Assistant Professor Marco Giometto joins the Amazon Visiting Academics (AVA) program
September 17, 2021
Assistant Professor Marco Giometto was recently invited to join the Amazon Visiting Academics (AVA) program. He will contribute its expertise in computational fluid dynamics to improve flight dynamics of package delivery drones as part of the Amazon Prime Air project.
The AVA program is aimed at pre-tenure to newly-tenured academics who seek to apply research methods to tackle complex technical challenges while continuing their university work. Amazon’s scale allows Visiting Academics the opportunity to dive deep and innovate. Through the program, Visiting Academics have the ability to work with Amazon on a part-time basis — toggling between part-time or joining Amazon full-time while on sabbatical.
Marco Giometto focuses on the fundamentals of turbulence, and its impact on the transport of mass, energy, and momentum in engineering and environmental systems.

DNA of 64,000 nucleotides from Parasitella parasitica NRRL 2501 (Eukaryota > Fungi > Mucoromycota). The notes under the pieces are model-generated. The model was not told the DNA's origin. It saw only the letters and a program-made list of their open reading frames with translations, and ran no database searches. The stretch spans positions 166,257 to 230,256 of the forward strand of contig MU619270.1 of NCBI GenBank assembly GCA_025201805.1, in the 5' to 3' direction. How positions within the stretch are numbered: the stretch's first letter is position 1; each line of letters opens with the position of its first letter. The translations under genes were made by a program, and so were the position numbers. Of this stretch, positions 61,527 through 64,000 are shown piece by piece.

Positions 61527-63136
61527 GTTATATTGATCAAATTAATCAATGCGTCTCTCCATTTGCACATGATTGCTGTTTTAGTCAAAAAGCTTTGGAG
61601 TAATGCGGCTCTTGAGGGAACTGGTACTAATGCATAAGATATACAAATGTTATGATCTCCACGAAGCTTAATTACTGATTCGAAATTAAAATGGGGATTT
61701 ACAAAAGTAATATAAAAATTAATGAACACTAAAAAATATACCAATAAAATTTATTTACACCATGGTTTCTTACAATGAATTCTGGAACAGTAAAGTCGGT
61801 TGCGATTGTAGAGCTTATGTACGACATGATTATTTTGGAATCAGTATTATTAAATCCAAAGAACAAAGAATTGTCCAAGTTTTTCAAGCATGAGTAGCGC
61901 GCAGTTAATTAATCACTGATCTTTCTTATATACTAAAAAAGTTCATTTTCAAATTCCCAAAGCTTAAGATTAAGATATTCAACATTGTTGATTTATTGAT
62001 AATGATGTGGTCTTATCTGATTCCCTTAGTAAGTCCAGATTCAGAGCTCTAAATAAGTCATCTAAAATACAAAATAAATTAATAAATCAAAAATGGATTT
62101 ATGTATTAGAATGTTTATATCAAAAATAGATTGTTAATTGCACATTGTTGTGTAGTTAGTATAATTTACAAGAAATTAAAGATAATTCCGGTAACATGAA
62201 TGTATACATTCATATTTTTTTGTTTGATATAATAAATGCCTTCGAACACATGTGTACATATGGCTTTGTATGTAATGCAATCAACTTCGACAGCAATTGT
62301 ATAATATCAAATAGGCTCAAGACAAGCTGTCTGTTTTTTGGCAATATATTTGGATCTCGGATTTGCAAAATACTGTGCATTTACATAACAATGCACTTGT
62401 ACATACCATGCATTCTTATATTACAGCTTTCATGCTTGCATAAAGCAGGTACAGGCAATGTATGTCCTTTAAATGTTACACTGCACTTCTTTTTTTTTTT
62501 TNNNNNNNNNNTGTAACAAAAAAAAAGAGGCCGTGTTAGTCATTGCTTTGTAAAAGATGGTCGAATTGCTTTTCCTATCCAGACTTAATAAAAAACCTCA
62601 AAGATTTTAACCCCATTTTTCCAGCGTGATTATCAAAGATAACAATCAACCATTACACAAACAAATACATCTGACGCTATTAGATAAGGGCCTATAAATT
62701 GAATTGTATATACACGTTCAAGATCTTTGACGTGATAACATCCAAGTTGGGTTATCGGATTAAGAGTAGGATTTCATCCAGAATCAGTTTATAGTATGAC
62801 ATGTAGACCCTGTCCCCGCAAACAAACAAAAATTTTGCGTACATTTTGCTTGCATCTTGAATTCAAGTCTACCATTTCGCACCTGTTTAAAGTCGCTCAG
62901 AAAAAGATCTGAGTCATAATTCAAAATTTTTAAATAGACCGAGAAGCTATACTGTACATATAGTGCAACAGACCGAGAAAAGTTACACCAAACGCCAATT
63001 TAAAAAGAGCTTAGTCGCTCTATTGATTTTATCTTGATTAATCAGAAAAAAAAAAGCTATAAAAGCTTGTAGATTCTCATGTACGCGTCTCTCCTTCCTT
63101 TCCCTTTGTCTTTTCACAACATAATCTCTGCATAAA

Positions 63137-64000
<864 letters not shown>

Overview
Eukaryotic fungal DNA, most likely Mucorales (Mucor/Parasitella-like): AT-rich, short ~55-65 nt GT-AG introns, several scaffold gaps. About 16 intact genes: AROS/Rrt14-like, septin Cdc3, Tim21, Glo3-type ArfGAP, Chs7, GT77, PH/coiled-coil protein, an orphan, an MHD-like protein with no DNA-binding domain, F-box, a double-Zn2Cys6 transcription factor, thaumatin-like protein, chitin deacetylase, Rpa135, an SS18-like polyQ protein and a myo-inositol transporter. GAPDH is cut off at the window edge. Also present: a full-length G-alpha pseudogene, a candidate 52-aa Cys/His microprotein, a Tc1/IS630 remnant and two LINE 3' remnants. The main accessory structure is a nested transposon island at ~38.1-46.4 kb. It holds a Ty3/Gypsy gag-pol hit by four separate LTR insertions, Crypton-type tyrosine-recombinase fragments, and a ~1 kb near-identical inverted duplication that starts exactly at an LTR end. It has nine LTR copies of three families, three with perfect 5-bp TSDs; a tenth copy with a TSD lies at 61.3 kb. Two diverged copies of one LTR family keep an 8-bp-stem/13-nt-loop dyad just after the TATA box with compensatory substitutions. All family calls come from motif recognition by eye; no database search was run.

Insights from his research have implications in geophysics, engineering, biology, and energy technologies, where heat and mass transfer, evaporation, and skin friction often determine system performance or environmental impact.
He develops and uses high-fidelity computational techniques along with analytical tools to gain insight into complex flow systems, and to formulate reduced-order models for use in interdisciplinary applications. Topics of interest include boundary-layer turbulence, turbulent transport in flows over and within complex surfaces (e.g. urban and vegetation canopies), and the use of uncertainty quantification and artificial intelligence techniques for turbulence modeling.
Dr. Giometto received his BS and MS degrees in civil engineering from the University of Padua (2010), and a joint PhD in civil and environmental engineering from Braunschweig TU University and the University of Florence (2014). In 2016 he earned a second PhD in mechanical engineering from École Polytechnique Fédérale de Lausanne, where he won the EDME Award for the best thesis in mechanical engineering. Before joining Columbia University in 2018, he held postdoctoral positions at the University of British Columbia and at the Center for Turbulence Research, which is jointly operated by Stanford University and NASA Ames.